Jiu Jitsu techniques are fairly intricate and complex movements chained together to perform a task.

The essence of Jiu Jitsu is for these movements to be performed precisely and to utilize leverage and efficient body mechanics to minimize needing physical attributes.

Learning the motor control for these techniques can be challenging at first. Here are some strategies to improve technique retention:

  • Performance vs. retention: A student can mimic a technique (short-term learning) but may not possess the ability to perform it without guidance or perform it after time has passed (long-term learning). In a study (Sideway et al) compared motor learning with several variables: manually guidance vs verbal feedback of success, and also feedback after every trial and sporadic feedback. The results show that the group that received sporadic feedback of success had the highest retention. The author concluded that “when frequent feedback is provided during acquisition, it is proposed that the availability of such feedback suppresses the learners development of error detection and correction processes.”
  • Trial and error: “The ability to detect performance errors and then to modify motor system output accordingly is vital to the maintenance of accurate performance once informational support has been removed. (Sideway et al)”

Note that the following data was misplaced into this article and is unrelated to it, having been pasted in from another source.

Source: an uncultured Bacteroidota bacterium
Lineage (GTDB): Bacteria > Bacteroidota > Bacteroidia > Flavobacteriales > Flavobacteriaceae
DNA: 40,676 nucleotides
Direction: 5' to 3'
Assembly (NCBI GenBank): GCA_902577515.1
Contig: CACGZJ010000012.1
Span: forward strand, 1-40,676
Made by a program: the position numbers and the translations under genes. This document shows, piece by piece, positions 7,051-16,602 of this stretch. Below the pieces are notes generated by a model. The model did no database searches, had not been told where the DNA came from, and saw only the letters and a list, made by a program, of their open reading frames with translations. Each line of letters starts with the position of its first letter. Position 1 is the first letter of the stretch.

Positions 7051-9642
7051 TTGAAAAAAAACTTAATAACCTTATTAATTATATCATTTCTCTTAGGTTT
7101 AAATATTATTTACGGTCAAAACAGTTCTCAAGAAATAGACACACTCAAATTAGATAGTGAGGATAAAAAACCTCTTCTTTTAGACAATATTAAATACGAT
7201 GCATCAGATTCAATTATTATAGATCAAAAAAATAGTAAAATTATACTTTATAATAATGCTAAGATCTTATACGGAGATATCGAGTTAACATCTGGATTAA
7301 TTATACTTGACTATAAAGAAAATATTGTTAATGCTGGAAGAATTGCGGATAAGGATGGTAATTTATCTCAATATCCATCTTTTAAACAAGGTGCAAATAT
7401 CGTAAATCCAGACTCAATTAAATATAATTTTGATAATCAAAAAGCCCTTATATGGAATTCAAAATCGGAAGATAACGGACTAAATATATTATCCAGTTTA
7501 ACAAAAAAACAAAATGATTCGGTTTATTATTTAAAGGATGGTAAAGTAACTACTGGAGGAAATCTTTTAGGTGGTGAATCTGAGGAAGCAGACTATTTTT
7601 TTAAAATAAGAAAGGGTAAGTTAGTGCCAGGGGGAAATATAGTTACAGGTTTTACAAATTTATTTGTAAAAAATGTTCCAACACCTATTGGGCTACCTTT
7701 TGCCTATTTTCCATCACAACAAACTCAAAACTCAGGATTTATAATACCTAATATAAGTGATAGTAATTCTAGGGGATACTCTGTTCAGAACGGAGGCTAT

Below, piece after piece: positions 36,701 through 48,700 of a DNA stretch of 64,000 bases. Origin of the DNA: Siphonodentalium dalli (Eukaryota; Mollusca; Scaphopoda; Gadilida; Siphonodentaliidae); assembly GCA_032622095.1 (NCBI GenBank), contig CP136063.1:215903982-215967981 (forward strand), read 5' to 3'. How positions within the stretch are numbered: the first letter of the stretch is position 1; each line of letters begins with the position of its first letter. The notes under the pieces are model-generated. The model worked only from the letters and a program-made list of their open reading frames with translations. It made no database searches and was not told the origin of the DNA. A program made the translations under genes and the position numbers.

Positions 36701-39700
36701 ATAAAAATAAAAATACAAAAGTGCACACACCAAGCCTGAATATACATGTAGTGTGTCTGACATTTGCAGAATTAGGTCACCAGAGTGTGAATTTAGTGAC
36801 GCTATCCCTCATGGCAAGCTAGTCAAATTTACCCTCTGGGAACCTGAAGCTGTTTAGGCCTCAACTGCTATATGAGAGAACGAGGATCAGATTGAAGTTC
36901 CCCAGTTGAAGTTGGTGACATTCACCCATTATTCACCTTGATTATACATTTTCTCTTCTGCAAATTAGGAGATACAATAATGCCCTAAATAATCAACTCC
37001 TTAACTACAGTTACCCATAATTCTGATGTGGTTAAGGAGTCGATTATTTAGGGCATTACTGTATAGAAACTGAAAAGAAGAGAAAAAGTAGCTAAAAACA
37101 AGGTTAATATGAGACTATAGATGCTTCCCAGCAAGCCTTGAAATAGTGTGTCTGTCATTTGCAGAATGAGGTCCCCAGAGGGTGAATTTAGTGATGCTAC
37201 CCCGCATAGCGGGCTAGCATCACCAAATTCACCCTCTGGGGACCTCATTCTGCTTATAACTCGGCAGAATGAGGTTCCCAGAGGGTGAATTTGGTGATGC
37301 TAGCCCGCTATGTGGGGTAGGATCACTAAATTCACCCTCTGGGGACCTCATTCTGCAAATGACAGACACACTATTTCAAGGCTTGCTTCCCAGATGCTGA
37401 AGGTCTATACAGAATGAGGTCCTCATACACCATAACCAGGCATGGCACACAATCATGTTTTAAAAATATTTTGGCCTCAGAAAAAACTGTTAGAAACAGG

How can this be applied to Jiu Jitsu?

  1. Don’t overwhelm your students with feedback: Let them develop the intrinsic sense to detect mistakes on their own.
  2. Positional training: This forces a student to practice the technique of the day in a controlled focused manner.
  3. Live training: Who cares if you can drill a move perfectly, Jiu Jitsu is about performing the technique live against a resisting opponent. “[MMA and Jiu Jitsu] is high level problem solving with dire consequences.” -Joe Rogan

Remember the goal of teaching is not for the student to do the technique correctly NOW but to do it correctly TOMORROW.

Sidaway, Ben, et al. “A comparison of manual guidance and knowledge of results in the learning of a weight-bearing skill.” Journal of Neurologic Physical Therapy 32.1 (2008)

Dr. Mike Piekarski, DPT
BJJ Black Belt
Former MMA Fighter